We have presented a $10,300 Emergency Community Support Fund grant to Edo Friends of BC for their Community Outreach Program. This program provides connection and stability to low-income, new immigrant, and refugee families in the Surrey area by offering food/hygiene products, family/mental health counselling, and technology support.
Edo Friends of BC is a non-profit charity organization dedicated to a better quality of life for all Canadians. The organization was formed by a group of immigrants from the Edo region in Southern Nigeria, hence the name Edo Friends of BC. One of their main objectives is to promote positive African and Canadian intercultural relationships to all Canadians. The organization has established various programs to achieve these objectives. These are the Community Outreach program, Settlement and Integration Services programs, Youth Programs, Interpretation and Translation Services, Computer Training Services, Children Programs, and Employment Services. Edo Friends of BC also provides education, and other support services for immigrants and refugees in need.
Joe Ehizode, President, Edo Friends of BC, said, “Edo Friends of BC runs smoothly thanks to all of the people who work so hard within the organization. As someone familiar with the organization’s day-to-day operations, I can tell you that the departments work together to ensure that we abide by the programs’ policies. We hope to stay connected with all members of our community to serve them better.”
Before COVID-19, Edo Friends of BC operations included helping new immigrants and refugees settle into Canada by locating suitable accommodations and providing services that they need to adapt to their new environment. Employment has been one of their most crucial fields to tackle as most new immigrants have trouble locating work for months after moving to Canada.
“We help new immigrants and refugees in finding essential services and teach them how to utilize them,” said Osakue Ukponrefe, Program Coordinator, Edo Friends of BC. “Even services, such as public transportation, work very differently than what the newcomers were familiar with in their previous nations. That is why it takes some time and proper guidance for them to get used to the services. This difference is most clearly seen in the employment field as people are used to having connections to find work rather than going through an application process.”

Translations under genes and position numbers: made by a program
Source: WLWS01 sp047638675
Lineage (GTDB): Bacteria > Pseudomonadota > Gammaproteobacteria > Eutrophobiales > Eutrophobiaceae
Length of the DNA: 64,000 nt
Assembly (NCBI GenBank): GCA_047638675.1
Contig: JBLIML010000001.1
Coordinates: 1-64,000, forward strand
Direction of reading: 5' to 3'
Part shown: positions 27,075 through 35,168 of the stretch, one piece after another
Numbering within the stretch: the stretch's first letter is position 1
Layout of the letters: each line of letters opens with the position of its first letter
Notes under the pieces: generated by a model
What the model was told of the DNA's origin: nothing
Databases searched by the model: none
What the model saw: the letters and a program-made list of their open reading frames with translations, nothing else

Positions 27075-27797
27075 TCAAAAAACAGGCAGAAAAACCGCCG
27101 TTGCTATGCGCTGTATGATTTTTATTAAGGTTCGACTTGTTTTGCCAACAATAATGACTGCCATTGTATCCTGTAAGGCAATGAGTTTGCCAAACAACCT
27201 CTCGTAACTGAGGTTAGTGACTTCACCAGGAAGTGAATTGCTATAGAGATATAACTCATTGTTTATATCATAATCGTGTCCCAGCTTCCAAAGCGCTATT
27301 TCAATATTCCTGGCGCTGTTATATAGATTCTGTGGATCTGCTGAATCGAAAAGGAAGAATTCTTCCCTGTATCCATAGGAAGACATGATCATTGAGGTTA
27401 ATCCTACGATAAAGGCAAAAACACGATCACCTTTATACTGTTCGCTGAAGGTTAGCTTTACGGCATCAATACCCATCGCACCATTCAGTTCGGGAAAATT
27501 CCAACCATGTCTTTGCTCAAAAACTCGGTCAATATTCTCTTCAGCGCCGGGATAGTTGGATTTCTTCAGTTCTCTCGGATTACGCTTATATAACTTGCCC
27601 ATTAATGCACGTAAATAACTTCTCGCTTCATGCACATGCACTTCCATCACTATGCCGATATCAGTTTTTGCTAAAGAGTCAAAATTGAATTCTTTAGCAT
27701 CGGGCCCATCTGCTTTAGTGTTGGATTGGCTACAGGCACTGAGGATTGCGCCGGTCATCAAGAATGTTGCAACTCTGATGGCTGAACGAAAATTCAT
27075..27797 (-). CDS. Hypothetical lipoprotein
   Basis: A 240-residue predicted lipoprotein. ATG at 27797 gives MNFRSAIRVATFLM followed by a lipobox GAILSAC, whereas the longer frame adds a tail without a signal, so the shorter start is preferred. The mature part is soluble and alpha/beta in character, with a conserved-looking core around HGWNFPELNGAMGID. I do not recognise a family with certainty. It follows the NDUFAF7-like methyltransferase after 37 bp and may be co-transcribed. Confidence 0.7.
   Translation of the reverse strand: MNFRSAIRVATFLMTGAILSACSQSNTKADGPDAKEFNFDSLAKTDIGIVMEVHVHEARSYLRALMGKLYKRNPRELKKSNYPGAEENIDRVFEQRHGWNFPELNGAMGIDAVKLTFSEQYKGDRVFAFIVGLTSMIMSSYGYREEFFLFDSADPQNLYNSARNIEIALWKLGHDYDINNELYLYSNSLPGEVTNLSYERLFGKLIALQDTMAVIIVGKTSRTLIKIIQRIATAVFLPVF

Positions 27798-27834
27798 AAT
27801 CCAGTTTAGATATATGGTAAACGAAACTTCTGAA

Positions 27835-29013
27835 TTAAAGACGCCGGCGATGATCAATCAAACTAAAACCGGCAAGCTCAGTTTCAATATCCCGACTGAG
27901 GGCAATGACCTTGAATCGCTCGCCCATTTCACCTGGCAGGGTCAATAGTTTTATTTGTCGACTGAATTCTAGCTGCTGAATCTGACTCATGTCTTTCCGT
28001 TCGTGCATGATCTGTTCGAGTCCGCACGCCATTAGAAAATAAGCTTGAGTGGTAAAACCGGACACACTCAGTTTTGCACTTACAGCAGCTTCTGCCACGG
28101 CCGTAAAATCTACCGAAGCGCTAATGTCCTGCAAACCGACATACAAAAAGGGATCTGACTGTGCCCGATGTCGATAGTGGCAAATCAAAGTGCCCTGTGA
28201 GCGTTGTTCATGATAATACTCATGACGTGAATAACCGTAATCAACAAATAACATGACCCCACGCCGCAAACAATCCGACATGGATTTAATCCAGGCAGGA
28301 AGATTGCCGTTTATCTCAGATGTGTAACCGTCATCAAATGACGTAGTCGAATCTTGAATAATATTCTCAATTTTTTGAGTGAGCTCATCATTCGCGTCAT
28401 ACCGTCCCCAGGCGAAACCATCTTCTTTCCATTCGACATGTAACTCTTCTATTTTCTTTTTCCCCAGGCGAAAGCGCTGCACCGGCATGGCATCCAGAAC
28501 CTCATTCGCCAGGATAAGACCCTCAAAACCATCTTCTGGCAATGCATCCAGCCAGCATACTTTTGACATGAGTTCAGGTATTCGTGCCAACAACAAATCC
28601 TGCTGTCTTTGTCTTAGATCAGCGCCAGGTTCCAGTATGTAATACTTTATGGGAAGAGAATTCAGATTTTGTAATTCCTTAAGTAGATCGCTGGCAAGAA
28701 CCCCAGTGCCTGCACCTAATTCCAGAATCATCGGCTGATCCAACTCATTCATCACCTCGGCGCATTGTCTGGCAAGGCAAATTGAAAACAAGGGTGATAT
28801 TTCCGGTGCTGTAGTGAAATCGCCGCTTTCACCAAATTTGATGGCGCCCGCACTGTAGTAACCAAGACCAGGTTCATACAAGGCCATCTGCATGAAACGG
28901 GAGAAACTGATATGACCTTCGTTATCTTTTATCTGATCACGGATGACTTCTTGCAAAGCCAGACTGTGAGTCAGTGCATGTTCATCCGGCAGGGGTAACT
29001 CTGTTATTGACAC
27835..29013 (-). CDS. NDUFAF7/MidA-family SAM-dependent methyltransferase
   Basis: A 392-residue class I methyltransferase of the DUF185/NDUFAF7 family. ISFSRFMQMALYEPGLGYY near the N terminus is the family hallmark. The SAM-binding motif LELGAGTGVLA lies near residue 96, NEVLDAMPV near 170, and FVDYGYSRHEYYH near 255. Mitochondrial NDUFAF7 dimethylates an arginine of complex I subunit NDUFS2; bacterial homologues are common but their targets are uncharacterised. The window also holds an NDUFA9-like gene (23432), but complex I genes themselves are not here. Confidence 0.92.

During the pandemic, families have to isolate themselves to take precautions against COVID. Many people have lost their jobs during this time, which has had a devastating impact on many of Edo’s clients. Families also had limited tools that would help them access important information online during these trying times. At one point, children were expected to attend school online and the severe shortage of tech equipment for these families was a significant barrier. Once the need became apparent, Edo Friends of BC started getting calls from the families inquiring about computers and other accessories.
“In the outreach program, we were able to put our boots to the ground. We got a chance to visit families and elderly in our community who have been marginalized and suffering amidst the pandemic,” stated Ambrose Okundaye, Outreach Program Chair, Edo Friends of BC. “Thanks to the funds provided to us by SurreyCares and the Government of Canada, we were able to ensure that these families did not fall through the cracks. I remember getting distress calls from families about not having enough food and people with special needs having issues due to the pandemic. We were able to connect with these people and assist them.”
People who have dietary restrictions and elders who are used to consuming food from their cultures could not afford these foods anymore due to the pandemic. This funding received by Edo Friends of BC was also able to assist community members in connecting with stores and making other arrangements so that culturally appropriate food was accessible. The project also provided hygiene products and PPE to families who did not have access to it. These resources have helped many families be able to go out and work. Additionally, Edo connected families with other external programs that provide computer services. Children were then able to enrol in virtual programs.
This grant is made possible through the Government of Canada’s $350 million Emergency Community Support Fund, which saw over $900,000 allocated to SurreyCares in its first round and now over $575,000 in the second round.
“Food security, counselling, and other services are vital supports for low-income new immigrant families. Amidst COVID-19, these services are needed more than ever as people struggle to find work or receive in-person assistance,” said Christine Buttkus, Executive Director of SurreyCares Community Foundation. “SurreyCares is advocating for additional funding as the need for support of new immigrant and refugee families is high.”
Individuals and businesses who wish to support Surrey charities are asked to give to the Surrey Community Relief Fund. In partnership with the Surrey Now-Leader, Surrey Board of Trade, and The Saheli Foundation, the goal is to raise $500,000 to support the most vulnerable populations in Surrey.
To learn more about Edo Friends of BC, visit their website at https://www.edofriends.ca/.